Retro Television Reviews: The Seduction of Gina (dir by Jerrold Freedman)

Welcome to Retro Television Reviews, a feature where we review some of our favorite and least favorite shows of the past!  On Sundays, I will be reviewing the made-for-television movies that used to be a primetime mainstay.  Today’s film is 1984’s The Seduction of Gina.  It  can be viewed on Tubi!

Gina (played by Valerie Bertinelli) is bored.

She’s a 20 year-old newlywed who spends her days going to college and her nights sitting in a tiny apartment and waiting for her husband, David (Fredric Lehne), to come home.  David is an intern at a hospital.  He works the nightshift and, as a result, he’s usually exhausted and not particularly communicative.  Unlike her husband, Gina comes from a wealthy family and she’s due to inherit a good deal of money as soon as she turns 21.  However, David stubbornly refuses to use any of Gina’s money to make either of their lives better.  He gets angry when Gina even mentions the possibility.  He’s prepared to spend the next ten years living in a crummy apartment and working terrible hours.  Once he establishes himself as a doctor, he says that he and Gina can start to think about starting a family.  Are you getting the feeling that David has control issues?  Because that’s definitely the feeling that I got from him.

Bored and frustrated, Gina turns to gambling.  Who can blame her?  Not only is it a way to make some money and bring some excitement into her life but it’s also something that she’s really good at!  She starts out just putting bets on horse races.  (The owner of a nearby bodega is also a bookie.)  She uses the money to buy a new television set, which David totally freaks out about.  Soon, Gina is sneaking off to Lake Tahoe.  While David works at the hospital, Gina hits the blackjack table and spins the roulette wheel.  She even attracts the eye of Keith Sindell (Michael Brandon), a handsome lawyer who loans her money and obviously has an interest in her that goes beyond card games.  Every morning, she jumps in her car and rushes back to San Francisco, arriving at her apartment before David gets home and lying to David about what she’s been doing all night.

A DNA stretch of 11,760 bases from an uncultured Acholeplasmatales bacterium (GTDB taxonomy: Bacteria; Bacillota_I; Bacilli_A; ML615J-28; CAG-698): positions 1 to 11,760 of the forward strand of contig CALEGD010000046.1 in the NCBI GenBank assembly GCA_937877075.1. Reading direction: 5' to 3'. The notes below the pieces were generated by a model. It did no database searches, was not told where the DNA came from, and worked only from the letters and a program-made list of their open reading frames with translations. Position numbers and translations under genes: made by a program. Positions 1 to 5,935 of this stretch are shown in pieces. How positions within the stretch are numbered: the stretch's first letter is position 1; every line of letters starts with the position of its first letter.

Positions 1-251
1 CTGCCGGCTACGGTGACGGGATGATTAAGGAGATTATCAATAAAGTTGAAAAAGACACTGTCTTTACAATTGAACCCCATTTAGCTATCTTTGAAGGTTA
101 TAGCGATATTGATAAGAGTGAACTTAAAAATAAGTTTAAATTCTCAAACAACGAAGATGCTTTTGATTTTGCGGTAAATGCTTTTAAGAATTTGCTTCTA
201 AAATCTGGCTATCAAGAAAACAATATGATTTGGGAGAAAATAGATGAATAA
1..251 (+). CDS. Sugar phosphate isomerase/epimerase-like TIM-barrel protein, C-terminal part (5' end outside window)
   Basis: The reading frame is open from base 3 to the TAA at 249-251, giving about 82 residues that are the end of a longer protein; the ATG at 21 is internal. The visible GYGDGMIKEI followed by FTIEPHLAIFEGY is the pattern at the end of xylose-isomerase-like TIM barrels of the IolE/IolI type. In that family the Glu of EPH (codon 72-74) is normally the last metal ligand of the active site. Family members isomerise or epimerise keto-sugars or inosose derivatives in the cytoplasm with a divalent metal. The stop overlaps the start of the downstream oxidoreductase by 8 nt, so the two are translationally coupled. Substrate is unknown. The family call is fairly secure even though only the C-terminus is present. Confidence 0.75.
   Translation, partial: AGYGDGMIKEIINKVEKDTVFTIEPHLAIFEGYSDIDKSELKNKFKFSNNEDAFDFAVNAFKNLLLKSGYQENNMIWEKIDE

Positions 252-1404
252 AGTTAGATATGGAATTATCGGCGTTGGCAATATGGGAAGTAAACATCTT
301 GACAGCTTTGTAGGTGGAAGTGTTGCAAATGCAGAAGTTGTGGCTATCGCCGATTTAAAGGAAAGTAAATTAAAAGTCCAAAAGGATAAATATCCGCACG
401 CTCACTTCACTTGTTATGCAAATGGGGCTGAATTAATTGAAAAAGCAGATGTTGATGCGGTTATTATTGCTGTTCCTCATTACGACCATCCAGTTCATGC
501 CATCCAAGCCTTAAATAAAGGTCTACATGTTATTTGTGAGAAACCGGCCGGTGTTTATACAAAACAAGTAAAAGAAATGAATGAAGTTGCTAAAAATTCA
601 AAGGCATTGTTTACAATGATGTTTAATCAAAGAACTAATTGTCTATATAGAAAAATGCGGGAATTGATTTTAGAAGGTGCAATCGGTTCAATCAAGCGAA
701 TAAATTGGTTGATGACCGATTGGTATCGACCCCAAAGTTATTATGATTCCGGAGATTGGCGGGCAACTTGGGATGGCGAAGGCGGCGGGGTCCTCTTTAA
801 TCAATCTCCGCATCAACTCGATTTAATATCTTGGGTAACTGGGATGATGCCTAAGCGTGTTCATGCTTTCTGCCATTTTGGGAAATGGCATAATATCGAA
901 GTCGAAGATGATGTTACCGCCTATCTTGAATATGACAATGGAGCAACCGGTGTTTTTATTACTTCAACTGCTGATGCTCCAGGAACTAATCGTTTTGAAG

It starts out well but this wouldn’t be a TV movie if there wasn’t a bit of drama.  Unfortunately, Gina’s luck starts to change and she soon finds herself in debt.  The owner of that bodega is a lot less nice when he’s demanding his money.  And Keith might be willing to cheat on his wife with her but he still expects her to pay back the money that he’s given her.  The world of gambling turns out to be harsh and unforgiving.  Gina is forced to find ways to get the money.  If that means lying to her husband, her father (played by Ed Lauter), and her accountant, so be it.  She might even have to — gasp! — get a job as a cocktail waitress!

It’s obvious from the start that Gina is going to get into trouble, or at least it’s obvious to everyone but Gina.  And really, isn’t that the way life is sometimes?  Usually, the only person who can’t see the walls closing in is the person who is about to get crushed.  The Seduction of Gina is melodramatic and predictable but Valerie Bertinelli is likable in the role of Gina and the scenes in casino are enjoyably gaudy and a little bit sordid.  It’s an entertaining movie, a Lifetime film that came out before Lifetime.  The film’s message is not to gamble but The Seduction of Gina makes winning look like so much fun that it probably inspired more people to hit the casinos than to stay at home and balance the checkbook.  In the classic DeMille fashion, this film offers both sin and a hint of salvation but it understands that sin is more entertaining to watch.

One response to “Retro Television Reviews: The Seduction of Gina (dir by Jerrold Freedman)

  1. Pingback: Lisa Marie’s Week In Review: 10/31/22 — 11/6/22 | Through the Shattered Lens

Leave a Reply

Fill in your details below or click an icon to log in: Logo

You are commenting using your account. Log Out /  Change )

Twitter picture

You are commenting using your Twitter account. Log Out /  Change )

Facebook photo

You are commenting using your Facebook account. Log Out /  Change )

Connecting to %s

This site uses Akismet to reduce spam. Learn how your comment data is processed.